It's a very friendly community, everyone is willing to help...but like I said, no spoilers! They won't tell you directly how to do a quest, or what you need...but they'll always point you in the right direction. You'll always be able to get what you need, and you'll always be able to find some people to hang out with.

The project isn't run by an actual business so to speak, but moreso started as a school project, and evolved from there. The work that's done on the game, is done by volunteers, most of which are teachers, from what I learned while volunteering there myself. There's a lot to learn about the game, but it's something every MMORPG'er should check out.

The crafting there isn't too bad either; currently, there's no real visuals that tell you where ore is, but there are maps out there that will let you know where to go. As I said, it's still in actual development. But you can build pretty much any armor or any weapon that's in the game. It's a vast crafting system, and anyone playing it should definately spend some time to try to build their stuff.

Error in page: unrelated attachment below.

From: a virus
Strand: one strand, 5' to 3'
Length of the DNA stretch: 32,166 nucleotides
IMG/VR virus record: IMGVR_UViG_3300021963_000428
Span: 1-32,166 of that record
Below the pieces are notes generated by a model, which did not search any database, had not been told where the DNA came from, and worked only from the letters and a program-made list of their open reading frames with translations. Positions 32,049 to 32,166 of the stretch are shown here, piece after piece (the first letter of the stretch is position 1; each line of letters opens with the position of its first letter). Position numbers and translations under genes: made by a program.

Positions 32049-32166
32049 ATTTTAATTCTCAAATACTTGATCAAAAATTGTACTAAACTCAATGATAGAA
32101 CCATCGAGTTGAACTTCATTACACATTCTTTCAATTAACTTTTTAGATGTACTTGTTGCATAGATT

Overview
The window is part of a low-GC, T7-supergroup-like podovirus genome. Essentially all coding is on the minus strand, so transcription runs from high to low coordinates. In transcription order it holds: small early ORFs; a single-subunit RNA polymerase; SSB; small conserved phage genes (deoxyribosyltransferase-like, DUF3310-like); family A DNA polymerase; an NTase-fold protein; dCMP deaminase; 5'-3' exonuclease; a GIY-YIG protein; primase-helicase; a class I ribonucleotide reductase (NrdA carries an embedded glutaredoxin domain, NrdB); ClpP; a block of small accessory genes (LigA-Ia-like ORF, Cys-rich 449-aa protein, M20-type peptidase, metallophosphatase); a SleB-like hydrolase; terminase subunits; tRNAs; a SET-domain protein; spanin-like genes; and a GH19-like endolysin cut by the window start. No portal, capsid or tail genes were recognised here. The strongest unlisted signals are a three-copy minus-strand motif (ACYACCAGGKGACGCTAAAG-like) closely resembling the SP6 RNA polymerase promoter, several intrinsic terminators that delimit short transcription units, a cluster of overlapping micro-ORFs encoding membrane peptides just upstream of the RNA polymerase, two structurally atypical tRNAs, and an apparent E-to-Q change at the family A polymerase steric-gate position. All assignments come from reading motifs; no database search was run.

All in all, the game is free, and definately should be looked into. Donations are accepted with them too, if you like it enough. They need to make a living too! I hope you all check it out, it's an underrated game, that definately needs some more lovin'.

Edit2: Wow, I did forget the link, sorry about that guys! http://www.mmorpg.com/gamelist.cfm/game/30

Roleplaying in an MMORPG; can it enhance your gameplay?

Posted by TenchiMuyo Tuesday February 17 2009 at 12:42PM